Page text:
Energy and Environment News

Energy and Environment News

March 3, 2015

Top Stories

Energy Policy.  U.S. Secretary of State John Kerry and Iranian Foreign Minister Javad Zarif advanced a deal today that would require Iran to accept major restrictions on its nuclear activities in exchange for the West to lift tight international sanctions.  This meeting follows 10 years of negotiations between Iran and six major powers — the U.S., U.K., France, Germany, Russia, and China — which will hopefully culminate in a broad framework by the end of the month and a final, fully-detailed comprehensive agreement by June 30.  WSJ

Climate Change.  A report from the European Environment Agency finds that the European Union will not meet its ambitious 2050 targets for greenhouse gas reductions with the policies currently in place.  In order to remain on track to meet these goals, the European Union would need to enact difficult and costly measures to reduce emissions from transportation and agriculture — measures that are likely to generate political pressure and could hurt the economy. NY Times

Energy Outlook.  The first bidding round for Mexican oil and gas exploration garnered interest from 42 companies despite sustained low oil prices.  While shallow-water fields available in “Round One” will cost less than $20 per barrel to develop, industry officials warn that Mexico must offer competitive terms and attractive assets in order to secure previously projected levels of investment.  FT

Energy.  Ken Silverstein argues in Forbes that despite significant technological advances such as rooftop solar panels and micro-grids that allow consumers to generate their own electricity, the centralized delivery system run by utilities will remain intact for the foreseeable future.  He predicts that utilities will work to maintain their revenues and market position by modernizing and expanding their infrastructure and networks while investing in onsite generation.  Forbes

Energy and Environment News

Energy and Environment News

March 2, 2015

Top Stories

Oil.  The price of U.S. crude oil increased today, rising 0.7% or 35 cents on the barrel.  Nevertheless, analysts caution that prices could fall again before oil makes a sustained rally, given that there are few signs of slowing production.  WSJ

Climate Change.  Motivated by worrisome statistics concerning pollution levels in China, an independent film company released a viral documentary online over the weekend concerning the history, causes, and impacts of the country’s severe smog.  Response to the documentary was overwhelmingly positive (it boost share prices of at least a dozen “environmentally friendly” companies), as the film promoted the idea that environmental protection and economic development are not in conflict; rather than burden innovation, environmental protection can be a facilitator by increasing competition, creating jobs, and lifting the economy.  Forbes

Energy Policy.  James Conca asserts in Forbes that the United States has immense refining capacity — so much that Canada depends on the Keystone XL Pipeline to get its crude oil to U.S. refineries along the Gulf Coast because no other country can refine so much so cheaply.  That being said, Conca argues that the unaddressed problem related to Keystone is refinery sustainability.  Existing refineries have been running at or near full capacity and new refineries are unlikely to be built, meaning other oil currently being refined would be displaced by new Canadian crude delivered through the Keystone XL, which could ultimately raise gasoline prices in the U.S.  Forbes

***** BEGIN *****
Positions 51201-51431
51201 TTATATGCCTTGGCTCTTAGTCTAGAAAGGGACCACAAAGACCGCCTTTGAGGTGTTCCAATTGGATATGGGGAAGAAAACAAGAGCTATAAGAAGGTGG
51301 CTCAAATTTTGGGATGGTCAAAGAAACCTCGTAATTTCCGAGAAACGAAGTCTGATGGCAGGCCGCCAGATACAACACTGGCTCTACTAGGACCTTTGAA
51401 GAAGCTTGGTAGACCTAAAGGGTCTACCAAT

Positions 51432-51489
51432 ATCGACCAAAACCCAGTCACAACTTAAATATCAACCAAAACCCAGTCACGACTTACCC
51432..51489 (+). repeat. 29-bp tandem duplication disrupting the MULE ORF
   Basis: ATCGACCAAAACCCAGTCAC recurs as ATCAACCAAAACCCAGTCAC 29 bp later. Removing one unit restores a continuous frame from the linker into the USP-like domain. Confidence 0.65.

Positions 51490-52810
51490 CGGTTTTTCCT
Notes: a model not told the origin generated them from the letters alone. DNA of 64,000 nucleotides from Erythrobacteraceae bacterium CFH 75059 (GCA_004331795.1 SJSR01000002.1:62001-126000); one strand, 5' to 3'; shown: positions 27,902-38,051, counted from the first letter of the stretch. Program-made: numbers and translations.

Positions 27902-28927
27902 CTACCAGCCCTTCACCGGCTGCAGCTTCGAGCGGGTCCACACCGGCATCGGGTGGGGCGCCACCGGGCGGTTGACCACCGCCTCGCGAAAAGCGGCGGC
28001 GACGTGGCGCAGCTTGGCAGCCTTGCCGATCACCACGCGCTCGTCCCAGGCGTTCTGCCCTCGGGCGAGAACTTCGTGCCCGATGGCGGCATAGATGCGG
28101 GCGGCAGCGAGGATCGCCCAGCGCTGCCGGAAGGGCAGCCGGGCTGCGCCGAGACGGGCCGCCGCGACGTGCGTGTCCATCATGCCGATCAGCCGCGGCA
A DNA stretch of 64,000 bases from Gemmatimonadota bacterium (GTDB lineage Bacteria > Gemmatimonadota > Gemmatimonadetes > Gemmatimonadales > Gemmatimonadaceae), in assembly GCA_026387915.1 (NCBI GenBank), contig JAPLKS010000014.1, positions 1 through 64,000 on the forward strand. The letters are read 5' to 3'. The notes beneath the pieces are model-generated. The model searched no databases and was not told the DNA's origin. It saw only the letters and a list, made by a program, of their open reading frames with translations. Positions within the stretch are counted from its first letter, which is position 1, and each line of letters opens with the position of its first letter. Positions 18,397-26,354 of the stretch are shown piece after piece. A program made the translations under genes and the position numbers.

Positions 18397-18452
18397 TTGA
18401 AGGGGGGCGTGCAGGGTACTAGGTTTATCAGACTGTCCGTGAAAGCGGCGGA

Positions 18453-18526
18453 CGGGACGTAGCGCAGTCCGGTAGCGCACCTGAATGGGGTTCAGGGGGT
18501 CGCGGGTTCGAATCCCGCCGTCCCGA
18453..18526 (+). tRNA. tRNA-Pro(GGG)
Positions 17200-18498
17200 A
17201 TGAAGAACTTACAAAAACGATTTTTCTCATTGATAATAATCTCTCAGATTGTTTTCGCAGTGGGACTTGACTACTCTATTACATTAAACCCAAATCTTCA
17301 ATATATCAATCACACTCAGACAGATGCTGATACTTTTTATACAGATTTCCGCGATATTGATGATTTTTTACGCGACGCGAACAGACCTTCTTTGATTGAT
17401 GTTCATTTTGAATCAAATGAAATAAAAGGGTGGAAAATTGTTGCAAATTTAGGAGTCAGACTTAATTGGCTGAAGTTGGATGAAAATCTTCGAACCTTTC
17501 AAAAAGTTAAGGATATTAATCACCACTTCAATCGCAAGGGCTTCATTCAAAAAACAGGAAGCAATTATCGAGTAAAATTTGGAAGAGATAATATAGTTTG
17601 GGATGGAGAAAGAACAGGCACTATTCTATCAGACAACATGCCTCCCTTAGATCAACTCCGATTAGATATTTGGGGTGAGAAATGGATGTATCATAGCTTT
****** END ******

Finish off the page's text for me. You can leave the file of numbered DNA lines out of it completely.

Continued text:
Energy and Environment News

Energy and Environment News

February 24, 2015

Top Stories

Energy Policy.  Federal regulators announced yesterday that they intend to tighten the guidelines automakers use to determine the vehicle fuel efficiency advertised to consumers.  Automakers failing to adhere to the new guidelines could face an audit and other penalties from the Environmental Protection Agency, similar to penalties imposed on automakers that have overstated their fuel economy ratings over the last several years.  NY Times

Oil.  Members of OPEC are discussing holding an emergency meeting if the price of crude oil continues to slide — a sign of growing alarm over the impact that lower prices may have on their economies.  The meeting may not happen given that its de facto leader, Saudi Arabia, is unlikely to participate; nevertheless, this increased concern comes three months after the cartel’s decision to maintain production in order to defend market share.  FT

Energy Policy.  In a new report, some of the top business leaders posit that the U.S. government spends far too little money on energy research, putting the long-term goals of reducing carbon emissions and alleviating energy poverty at risk.  This group of leaders —  known as the American Energy Innovation Council — includes Microsoft co-founder Bill Gates and the General Electric chief Jeffrey R. Immelt, both of whom urge Congress and the White House to make expanded research in this field a strategic national priority.  NY Times